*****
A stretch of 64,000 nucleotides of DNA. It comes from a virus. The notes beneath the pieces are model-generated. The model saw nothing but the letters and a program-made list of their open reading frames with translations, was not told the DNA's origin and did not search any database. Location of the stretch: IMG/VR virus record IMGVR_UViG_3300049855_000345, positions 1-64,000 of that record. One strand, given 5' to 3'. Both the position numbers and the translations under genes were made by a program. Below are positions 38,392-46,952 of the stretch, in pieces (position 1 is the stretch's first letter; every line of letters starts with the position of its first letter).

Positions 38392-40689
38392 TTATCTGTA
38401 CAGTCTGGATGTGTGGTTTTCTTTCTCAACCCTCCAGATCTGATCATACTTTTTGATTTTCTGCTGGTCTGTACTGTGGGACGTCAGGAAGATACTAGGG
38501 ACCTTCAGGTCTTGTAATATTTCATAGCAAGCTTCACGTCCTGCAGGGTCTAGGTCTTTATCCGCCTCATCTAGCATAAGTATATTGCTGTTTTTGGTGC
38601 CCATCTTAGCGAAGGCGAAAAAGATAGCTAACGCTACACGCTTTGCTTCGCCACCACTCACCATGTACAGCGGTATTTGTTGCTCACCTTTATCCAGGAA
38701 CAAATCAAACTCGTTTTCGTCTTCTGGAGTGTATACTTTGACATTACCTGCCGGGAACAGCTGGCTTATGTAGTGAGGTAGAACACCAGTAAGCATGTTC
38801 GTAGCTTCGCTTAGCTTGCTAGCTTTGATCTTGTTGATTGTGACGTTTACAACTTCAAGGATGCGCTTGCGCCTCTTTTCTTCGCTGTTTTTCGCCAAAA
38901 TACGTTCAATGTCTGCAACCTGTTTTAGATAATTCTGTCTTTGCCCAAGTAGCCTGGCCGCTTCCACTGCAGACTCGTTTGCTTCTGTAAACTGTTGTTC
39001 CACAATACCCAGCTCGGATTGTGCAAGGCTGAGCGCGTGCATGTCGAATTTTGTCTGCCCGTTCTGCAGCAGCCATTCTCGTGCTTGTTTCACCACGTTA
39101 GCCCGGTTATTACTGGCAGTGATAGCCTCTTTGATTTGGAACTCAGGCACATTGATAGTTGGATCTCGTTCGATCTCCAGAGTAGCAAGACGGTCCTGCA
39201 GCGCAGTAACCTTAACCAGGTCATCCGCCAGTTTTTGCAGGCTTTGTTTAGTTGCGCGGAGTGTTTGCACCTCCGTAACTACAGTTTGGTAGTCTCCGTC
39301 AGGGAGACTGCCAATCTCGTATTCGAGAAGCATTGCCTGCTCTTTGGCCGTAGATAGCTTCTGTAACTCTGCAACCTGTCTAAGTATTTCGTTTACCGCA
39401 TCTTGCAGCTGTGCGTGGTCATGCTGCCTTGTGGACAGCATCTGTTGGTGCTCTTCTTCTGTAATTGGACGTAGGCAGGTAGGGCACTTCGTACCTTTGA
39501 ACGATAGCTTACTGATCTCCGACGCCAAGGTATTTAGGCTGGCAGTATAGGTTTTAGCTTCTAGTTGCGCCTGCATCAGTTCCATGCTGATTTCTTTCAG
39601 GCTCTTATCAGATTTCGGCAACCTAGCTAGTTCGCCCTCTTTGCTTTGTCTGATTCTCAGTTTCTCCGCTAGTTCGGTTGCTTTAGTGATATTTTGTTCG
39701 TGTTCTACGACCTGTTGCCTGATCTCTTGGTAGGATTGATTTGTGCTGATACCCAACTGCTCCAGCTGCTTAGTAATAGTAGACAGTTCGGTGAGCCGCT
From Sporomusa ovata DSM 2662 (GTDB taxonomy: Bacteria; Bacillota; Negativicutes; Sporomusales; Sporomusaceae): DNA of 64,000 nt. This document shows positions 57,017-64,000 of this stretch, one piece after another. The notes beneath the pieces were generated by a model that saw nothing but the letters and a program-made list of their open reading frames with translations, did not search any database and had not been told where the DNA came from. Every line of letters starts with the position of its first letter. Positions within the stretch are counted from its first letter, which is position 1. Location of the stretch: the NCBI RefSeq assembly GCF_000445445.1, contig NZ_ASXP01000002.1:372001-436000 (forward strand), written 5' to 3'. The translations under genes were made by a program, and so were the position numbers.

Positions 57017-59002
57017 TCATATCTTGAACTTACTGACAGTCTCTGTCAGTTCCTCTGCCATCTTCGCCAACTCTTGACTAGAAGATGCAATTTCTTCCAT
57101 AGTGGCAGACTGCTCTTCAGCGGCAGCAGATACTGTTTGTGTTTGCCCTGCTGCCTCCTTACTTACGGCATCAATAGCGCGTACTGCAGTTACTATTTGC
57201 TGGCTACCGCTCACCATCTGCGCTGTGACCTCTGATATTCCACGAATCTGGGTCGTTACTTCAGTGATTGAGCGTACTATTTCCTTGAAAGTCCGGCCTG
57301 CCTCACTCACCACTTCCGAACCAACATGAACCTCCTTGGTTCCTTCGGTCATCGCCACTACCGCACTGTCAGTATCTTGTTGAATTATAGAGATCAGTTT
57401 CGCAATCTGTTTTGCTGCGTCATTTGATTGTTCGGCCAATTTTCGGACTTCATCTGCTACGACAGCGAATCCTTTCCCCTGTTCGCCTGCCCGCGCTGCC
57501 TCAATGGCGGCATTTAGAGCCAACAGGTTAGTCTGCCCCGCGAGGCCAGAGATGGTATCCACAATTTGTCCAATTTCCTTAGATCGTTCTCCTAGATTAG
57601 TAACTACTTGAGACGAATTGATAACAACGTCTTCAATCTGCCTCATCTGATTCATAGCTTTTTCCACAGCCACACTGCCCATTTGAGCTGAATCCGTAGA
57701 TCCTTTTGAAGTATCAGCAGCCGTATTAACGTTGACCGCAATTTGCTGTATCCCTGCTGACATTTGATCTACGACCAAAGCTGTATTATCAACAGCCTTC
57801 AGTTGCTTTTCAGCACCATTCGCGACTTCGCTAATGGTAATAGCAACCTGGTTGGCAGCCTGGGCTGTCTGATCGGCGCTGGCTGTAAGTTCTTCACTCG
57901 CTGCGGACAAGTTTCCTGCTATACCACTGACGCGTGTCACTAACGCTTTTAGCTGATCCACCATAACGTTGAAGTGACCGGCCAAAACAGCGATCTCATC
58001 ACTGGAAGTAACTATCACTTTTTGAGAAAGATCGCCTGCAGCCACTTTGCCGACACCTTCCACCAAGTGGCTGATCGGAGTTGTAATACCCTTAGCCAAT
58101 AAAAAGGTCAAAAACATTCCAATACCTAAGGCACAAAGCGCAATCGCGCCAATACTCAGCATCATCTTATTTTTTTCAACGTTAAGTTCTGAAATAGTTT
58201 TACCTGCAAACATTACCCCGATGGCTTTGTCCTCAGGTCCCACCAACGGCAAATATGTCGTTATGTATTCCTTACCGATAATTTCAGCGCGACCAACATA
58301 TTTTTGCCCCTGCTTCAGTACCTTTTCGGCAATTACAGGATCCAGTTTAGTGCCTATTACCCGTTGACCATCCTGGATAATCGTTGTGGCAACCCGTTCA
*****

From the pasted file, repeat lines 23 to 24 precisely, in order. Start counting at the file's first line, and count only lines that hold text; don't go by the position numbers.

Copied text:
57301 CCTCACTCACCACTTCCGAACCAACATGAACCTCCTTGGTTCCTTCGGTCATCGCCACTACCGCACTGTCAGTATCTTGTTGAATTATAGAGATCAGTTT
57401 CGCAATCTGTTTTGCTGCGTCATTTGATTGTTCGGCCAATTTTCGGACTTCATCTGCTACGACAGCGAATCCTTTCCCCTGTTCGCCTGCCCGCGCTGCC